Grocery Store Game

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When she was very little, I grocery shopped with Veronika against my chest in the Ergo carrier, napping more often than not. Now that she’s big enough to sit up and look around, I highly recommend a seat cover with an infant booster. Veronika sits happily ensconced and gets to take in all the sights and sounds of the grocery store – one of my very favorite locations for language-learning and texture exploration!

Instead of racing through my list today, I set aside extra time for Veronika and I to shop slowly and talk about each item we purchased. There was a crinkly bag of lettuce to scrunch in her hands.


Next we talked about colors – like bold green zucchini!

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She loved the papery feel of a head of garlic.

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And playing with the wrappers of energy bars.

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Temperature is another fun area to discuss, like the cold items from the refrigerator case. And a dehydrated soup cup makes sounds like a maraca!

Engage your child’s senses fully in this way and you might just get lucky and be that parent at checkout whose baby is not fussing.


Squishy Art Play

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Today was Veronika’s first art project!

What’s the safest art for a seven month old? Covered up! Because Veronika puts everything in her mouth, there is currently no way to safely give her markers, crayons, or paint – even all-natural or non-toxic stuff – unless it is safely sealed up. But art inside a plastic bag is the solution you’re looking for.

Place a piece of thick paper (like watercolor paper) inside a gallon zip-top bag; for the best fit, I folded our paper in half. Add a few splotches of color, and seal tightly.

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I placed this bag on Veronika’s high chair tray, and encouraged her to squish it around.

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She was a little confused at first, and more so when she realized she couldn’t actually the paint on her fingers, as she can with food on her tray. I talked about the squishy blobs she was feeling, and helped her press her hands into the piles of paint under the plastic.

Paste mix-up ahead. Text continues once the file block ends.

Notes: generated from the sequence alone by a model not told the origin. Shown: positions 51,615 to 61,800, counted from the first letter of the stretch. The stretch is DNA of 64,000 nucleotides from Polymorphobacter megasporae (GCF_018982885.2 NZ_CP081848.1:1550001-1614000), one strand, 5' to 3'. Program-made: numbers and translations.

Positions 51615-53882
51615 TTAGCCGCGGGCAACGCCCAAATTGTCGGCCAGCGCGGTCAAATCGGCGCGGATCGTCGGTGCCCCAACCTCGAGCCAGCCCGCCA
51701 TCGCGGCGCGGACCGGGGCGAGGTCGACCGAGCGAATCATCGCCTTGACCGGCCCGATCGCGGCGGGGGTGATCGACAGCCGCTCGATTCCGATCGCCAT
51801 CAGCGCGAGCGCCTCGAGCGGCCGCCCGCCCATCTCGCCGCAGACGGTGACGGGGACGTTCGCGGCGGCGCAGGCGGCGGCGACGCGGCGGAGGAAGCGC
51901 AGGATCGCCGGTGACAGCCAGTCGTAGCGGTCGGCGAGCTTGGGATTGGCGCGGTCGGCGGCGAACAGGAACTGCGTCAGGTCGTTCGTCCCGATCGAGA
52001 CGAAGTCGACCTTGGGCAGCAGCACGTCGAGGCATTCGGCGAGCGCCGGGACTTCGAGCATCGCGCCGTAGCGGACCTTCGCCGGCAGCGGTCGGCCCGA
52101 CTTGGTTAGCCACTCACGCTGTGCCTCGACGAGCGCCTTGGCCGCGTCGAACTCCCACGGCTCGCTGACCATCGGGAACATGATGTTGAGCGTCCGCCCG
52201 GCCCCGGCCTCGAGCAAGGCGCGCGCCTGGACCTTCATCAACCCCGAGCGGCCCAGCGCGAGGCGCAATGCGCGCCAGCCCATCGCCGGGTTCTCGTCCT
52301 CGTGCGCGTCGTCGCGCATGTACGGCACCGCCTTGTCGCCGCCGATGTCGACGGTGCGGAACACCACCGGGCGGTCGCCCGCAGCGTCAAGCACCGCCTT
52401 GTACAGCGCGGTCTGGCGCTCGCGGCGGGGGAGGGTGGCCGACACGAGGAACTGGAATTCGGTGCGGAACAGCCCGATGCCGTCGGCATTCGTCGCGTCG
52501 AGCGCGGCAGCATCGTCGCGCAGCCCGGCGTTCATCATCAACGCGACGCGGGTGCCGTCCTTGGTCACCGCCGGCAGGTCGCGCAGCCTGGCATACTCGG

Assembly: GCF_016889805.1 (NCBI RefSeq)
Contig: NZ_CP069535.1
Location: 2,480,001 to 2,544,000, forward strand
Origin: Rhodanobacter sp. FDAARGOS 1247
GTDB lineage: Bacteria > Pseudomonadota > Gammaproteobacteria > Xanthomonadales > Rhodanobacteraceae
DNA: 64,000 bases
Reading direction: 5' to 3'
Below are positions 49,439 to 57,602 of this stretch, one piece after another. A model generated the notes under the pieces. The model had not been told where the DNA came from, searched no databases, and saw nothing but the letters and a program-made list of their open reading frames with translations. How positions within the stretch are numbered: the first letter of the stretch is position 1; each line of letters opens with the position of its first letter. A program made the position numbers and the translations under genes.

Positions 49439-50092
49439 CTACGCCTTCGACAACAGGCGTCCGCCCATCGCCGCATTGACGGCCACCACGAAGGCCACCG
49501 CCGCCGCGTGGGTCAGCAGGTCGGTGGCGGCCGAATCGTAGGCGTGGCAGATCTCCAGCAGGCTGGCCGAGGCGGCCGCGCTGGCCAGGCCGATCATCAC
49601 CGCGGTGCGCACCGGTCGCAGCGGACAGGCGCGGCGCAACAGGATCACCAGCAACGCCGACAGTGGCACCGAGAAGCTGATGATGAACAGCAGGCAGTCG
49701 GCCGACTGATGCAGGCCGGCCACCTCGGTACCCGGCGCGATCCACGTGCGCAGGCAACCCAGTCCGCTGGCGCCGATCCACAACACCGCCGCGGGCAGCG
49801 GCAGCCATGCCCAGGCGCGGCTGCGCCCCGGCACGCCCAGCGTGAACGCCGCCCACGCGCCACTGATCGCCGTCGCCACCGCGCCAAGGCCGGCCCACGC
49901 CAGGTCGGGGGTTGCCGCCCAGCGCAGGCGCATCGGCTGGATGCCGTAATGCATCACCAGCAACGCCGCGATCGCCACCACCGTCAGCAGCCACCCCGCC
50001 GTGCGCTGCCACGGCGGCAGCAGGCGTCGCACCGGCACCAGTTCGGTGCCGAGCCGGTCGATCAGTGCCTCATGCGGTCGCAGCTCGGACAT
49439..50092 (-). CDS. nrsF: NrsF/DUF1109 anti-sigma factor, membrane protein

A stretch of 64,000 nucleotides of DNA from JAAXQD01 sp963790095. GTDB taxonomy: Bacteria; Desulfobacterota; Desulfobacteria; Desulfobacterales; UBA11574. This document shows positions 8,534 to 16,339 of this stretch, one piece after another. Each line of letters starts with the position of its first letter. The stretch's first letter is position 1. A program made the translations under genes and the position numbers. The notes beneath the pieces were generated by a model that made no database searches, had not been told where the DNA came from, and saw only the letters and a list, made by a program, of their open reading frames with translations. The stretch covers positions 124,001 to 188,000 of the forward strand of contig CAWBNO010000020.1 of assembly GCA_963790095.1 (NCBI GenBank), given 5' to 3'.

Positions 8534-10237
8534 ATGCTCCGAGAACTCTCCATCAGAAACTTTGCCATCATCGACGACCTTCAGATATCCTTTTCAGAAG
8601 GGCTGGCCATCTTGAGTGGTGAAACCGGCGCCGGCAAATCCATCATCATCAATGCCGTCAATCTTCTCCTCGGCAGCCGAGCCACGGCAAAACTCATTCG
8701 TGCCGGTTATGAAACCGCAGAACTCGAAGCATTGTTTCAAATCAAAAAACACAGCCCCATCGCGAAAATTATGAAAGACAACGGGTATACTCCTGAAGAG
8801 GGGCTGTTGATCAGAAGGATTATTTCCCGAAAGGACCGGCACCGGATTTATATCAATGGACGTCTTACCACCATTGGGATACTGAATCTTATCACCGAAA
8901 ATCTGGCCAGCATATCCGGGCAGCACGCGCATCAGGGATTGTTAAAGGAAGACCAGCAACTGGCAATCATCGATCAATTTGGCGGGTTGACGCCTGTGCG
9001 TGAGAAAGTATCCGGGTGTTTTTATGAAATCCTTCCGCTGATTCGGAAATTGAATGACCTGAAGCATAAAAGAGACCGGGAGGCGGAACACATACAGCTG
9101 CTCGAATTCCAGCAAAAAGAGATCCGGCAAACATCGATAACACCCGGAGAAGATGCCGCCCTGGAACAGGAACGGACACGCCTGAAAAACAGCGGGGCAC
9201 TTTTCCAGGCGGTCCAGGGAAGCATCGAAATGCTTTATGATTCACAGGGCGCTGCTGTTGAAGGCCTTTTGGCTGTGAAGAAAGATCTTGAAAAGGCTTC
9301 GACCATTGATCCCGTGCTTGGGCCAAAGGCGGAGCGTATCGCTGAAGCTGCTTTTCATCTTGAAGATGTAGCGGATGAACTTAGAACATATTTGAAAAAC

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Soon she had the idea!

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Truth be told, she was a little frustrated that she couldn’t lift the whole art project up and try it for dinner. But she still had fun exploring!

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When she tired of the game, I removed the paper – her first work of art!

Squishy Art (7)Because the fingerpaint was smeared on quite thick, I folded it over the other (blank) half of the paper, resulting in a cool symmetrical painting.

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Overall, this was a great first art project for a baby, and it encapsulated all that I love about watching kids make art: that the process is a lot more important than the final product; that our role as grown-ups is to facilitate and make sure a little one is using materials safely, but to let them be the “artist”; and that after serving as a model or guide, the most fun can be had when you step back and watch your child create!

Whale Napkin Holder

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As we head into summer nights and summer dinners – whether poolside, seaside, or just out on the patio – this is a cute napkin holder project for kids to put together. Make as many as you want, whether just one whale to add summer fun to your child’s table, or a whole pod of whales for family dinners al fresco!

Cut a length of cardstock (we chose blue) to fit around a toilet paper tube, and attach with a gluestick.

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Travis thought it was so neat that the rectangle he cut out could be wrapped around in this way!

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While he worked on that rectangle, I drew a whale for him on a second piece of blue cardstock and cut it out (bigger kids can do this part themselves).

Travis added some belly lines with marker, and glued down a wiggly eye.

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Glue the whale to the tube and your holder is ready!

It was fun to show him how to accordion-fold a napkin, alternating folds over and under.

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Slip the napkin in the tube and your whale now has a water spout. Meanwhile, summer diners have a napkin ready when it’s time to wipe those buttery fingers from corn on the cob!

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